There is also presumed to exist a Hindu "vote" in India which can be mobilized for the sake of national unity against the secessionist or otherwise excessive demands of minorities such as Sikhs and Muslims. It has been noted that in the 1984 parliamentary elections, held in the aftermath of the assassination of Mrs. Gandhi by two of her Sikh bodyguards, the issue of national unity was communalized and made into the central issue in Rajiv Gandhi's landslide election victory.
Nevertheless, there remains in India today considerable ambiguity concerning the use of the word "Hindus" to define any clearly demarcated group of people in the subcontinent and considerable doubt about the existence of a Hindu political community. On the one hand, the historic problem of a split between so-called "caste" Hindus and untouchables persists in contemporary Indian politics, as do divisions among the "caste" Hindus themselves. On the other hand, there has also been an historic tendency to subsume Sikhs, Jains, and others in the "Hindu" fold. While this tendency is bitterly resented by some groups, such as most Sikhs especially, and is considered to be part of the absorptive quality of "Hinduism," it also suggests the continued indefiniteness of its religious, social, and political boundaries. Revivalist or militant Hinduism nevertheless remains a pervasive and politically important presence in contemporary Indian politics. The tendency among militant nationalist organizations such as the /17/ RSS and the BJP to insist that Hindu and Indian are virtually interchangeable categories has spread bey0nd the organisational confines of these two organizations. Even more pervasive and subtle has been the more recent tendency to secularize the meaning of the term Hindu by going back to its earlier meaning of "native of India" and identifying India as the nation of Hindus without, however, eliminating from it all the religious associations which are offensive to true Muslim, Sikh, and other believers.
A second example of a contradiction between rhetoric and reality in contemporary Indian politics concerns the disjunction between the language of planning, equality, socialism, and social justice spoken by party leaders in the country and the practices of day-to-day politics. Immediately after Independence, the leading opposition parties were the Communists and the Socialists, promoting variants of the wholly Western ideologies associated with those labels. Yet, those ideologies bore little relation to the social structure of Indian society, which lacked the class distinctions and contradictions upon which the ideologies were based. None of the political parties in India proved able to imitate the European political party traditions of disciplined behavior in the legislatures to which they were elected. Instead, Indian politicians began early to display, indeed had been practicing at the local levels since the nineteenth century, a strong penchant for opportunistic behavior in pursuit of personal ambition to achieve high office and control public resources for personal advantage and for distribution to one's followers.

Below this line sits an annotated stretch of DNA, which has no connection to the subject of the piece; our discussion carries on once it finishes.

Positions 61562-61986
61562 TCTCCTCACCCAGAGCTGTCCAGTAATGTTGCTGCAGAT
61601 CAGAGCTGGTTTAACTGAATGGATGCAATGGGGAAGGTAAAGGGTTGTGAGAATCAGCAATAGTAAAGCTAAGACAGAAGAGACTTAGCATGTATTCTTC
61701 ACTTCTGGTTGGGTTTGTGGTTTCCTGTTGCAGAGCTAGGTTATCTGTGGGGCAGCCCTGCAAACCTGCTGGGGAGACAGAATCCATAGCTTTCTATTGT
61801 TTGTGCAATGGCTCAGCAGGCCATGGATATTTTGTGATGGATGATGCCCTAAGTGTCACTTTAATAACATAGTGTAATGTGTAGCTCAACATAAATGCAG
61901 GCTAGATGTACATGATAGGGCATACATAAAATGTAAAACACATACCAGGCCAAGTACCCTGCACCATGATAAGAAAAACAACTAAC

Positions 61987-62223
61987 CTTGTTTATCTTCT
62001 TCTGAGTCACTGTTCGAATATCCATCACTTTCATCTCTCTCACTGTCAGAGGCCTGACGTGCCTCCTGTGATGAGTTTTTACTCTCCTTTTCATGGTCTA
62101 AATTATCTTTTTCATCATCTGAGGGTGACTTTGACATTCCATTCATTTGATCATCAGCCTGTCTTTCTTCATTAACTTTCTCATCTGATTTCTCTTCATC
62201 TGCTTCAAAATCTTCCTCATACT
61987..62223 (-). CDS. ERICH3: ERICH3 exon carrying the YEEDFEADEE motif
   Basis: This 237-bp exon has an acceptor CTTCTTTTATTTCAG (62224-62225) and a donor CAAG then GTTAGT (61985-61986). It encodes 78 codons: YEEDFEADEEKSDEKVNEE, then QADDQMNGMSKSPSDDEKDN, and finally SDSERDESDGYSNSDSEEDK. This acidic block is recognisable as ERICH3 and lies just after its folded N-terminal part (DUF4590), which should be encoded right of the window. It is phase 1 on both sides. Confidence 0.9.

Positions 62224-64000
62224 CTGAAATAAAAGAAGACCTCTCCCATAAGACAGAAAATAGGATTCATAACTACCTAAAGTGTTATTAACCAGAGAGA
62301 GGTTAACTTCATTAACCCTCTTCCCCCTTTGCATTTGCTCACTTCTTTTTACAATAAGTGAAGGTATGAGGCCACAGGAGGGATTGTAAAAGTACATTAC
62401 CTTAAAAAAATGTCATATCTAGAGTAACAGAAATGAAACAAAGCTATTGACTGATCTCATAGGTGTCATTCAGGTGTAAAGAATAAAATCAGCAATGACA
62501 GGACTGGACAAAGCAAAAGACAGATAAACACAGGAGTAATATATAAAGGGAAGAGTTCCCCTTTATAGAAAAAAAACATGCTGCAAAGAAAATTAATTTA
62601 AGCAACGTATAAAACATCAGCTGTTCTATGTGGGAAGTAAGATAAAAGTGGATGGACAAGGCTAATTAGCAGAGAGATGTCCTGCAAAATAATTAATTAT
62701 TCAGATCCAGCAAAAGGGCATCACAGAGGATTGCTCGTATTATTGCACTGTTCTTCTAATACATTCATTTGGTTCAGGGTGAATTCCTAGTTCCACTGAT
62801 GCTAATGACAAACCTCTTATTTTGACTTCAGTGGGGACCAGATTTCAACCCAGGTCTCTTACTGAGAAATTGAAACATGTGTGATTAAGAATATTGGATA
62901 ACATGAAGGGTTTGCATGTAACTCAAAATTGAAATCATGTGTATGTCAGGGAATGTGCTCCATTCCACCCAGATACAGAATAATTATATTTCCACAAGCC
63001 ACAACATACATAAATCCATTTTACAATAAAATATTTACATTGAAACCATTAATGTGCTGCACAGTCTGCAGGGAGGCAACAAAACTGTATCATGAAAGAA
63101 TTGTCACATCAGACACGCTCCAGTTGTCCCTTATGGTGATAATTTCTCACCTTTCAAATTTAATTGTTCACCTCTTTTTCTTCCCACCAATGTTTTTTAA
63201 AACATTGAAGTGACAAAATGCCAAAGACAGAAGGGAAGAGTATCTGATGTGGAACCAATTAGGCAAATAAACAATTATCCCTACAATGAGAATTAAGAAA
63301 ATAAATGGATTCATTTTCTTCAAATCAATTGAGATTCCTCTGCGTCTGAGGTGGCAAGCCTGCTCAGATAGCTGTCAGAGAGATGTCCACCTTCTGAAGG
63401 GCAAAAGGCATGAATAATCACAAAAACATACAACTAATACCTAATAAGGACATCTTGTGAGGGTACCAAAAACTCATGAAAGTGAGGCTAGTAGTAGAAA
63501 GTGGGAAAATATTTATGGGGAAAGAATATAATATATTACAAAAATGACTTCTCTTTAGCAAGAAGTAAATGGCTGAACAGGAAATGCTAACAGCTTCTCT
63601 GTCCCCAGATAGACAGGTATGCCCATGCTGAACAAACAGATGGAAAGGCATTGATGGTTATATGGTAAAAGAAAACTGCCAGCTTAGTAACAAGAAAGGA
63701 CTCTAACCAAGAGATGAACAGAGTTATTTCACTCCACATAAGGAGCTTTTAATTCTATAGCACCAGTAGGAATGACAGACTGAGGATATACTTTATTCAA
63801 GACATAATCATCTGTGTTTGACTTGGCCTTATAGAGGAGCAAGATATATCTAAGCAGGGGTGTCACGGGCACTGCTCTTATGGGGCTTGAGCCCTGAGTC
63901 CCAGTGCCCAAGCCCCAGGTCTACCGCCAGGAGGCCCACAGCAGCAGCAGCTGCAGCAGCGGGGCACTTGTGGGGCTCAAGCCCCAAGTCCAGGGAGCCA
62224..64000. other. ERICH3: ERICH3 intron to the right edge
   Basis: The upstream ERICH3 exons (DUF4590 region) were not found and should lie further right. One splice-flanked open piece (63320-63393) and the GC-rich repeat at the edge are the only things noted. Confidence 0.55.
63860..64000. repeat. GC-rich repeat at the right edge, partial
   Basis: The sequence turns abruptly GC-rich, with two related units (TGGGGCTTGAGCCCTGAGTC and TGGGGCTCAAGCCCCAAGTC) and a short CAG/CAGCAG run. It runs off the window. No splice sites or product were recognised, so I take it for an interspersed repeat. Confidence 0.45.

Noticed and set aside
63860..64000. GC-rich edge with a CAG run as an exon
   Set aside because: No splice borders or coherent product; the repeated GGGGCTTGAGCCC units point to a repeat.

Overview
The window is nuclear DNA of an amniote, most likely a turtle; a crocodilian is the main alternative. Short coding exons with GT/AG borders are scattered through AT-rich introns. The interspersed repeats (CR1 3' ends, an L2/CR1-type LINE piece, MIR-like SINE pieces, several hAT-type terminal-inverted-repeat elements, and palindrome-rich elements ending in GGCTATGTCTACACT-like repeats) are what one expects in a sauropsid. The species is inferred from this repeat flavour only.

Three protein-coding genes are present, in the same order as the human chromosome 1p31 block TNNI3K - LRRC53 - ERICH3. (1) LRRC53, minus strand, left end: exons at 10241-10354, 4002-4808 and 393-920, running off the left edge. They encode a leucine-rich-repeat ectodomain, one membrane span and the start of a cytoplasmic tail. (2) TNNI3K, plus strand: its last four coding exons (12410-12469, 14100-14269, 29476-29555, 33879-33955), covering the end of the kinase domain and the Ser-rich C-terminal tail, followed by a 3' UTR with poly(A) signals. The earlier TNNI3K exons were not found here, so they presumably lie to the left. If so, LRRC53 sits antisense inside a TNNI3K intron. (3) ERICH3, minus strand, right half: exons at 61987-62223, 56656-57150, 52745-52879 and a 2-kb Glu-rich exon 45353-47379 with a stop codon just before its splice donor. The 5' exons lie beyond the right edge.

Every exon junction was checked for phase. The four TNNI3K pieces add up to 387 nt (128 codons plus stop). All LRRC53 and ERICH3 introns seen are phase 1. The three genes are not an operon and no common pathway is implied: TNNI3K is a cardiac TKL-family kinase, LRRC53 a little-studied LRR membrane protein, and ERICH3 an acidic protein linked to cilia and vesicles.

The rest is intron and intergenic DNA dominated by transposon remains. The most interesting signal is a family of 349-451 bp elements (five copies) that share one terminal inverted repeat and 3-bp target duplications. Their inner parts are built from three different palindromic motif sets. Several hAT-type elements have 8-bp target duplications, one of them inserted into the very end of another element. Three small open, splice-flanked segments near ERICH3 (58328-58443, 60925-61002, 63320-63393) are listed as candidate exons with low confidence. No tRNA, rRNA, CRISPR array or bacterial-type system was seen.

The reason for this persisting disjunction between public political party discourse and actual political practice, which render meaningful comparisons between Indian and western political parties difficult, is that the issues and social forces which impinge upon party politics in India today are entirely different from those which have confronted either contemporary or nineteenth century Europe and America. There are three such sets of issues, social forces, and aspects of social structure that contribute to the distinctiveness of Indian politics: the issues of control over agrarian resources, including control over land and the work force; social fragmentation; and center-locality relationships. The primary economic, social, and political resources in India today continue to be the land and its /17/ products and the primary struggles concern access to the inputs necessary to increase productivity and control over the produce from the land. Land being inherently a local resource and rural social classes being notoriously difficult to recruit into permanent extralocal organizations, the importance of land control and issues relating to it necessarily impart a local and personal character to politics. Governments in India may pass laws abolishing landlords and intermediaries, establishing land ceilings, and protecting tenants, but their implementation depends upon local patterns of domination and control by land controllers over land, resources, and people.
Those who get elected to state legislatures from rural constituencies in India themselves either come from important local land·controlling communities or depend for support upon them. What matters most to such people is local influence with government departments that disperse resources for agriculture, adjudicate land matters, or control the local population, particularly the police. These local politicians do not care much for party manifestoes, policy pronouncements, and development goals. They will vote as disciplined members of ruling parties in the legislatures as long as such behavior gives them access to ministers in the state government who can control local resources and the local administration and as long as there is no better alternative. When there is a better alternative, particularly one that gives them a place in a ministry where they can exercise direct control themselves over local resources, they will defect and switch to another party or coalition.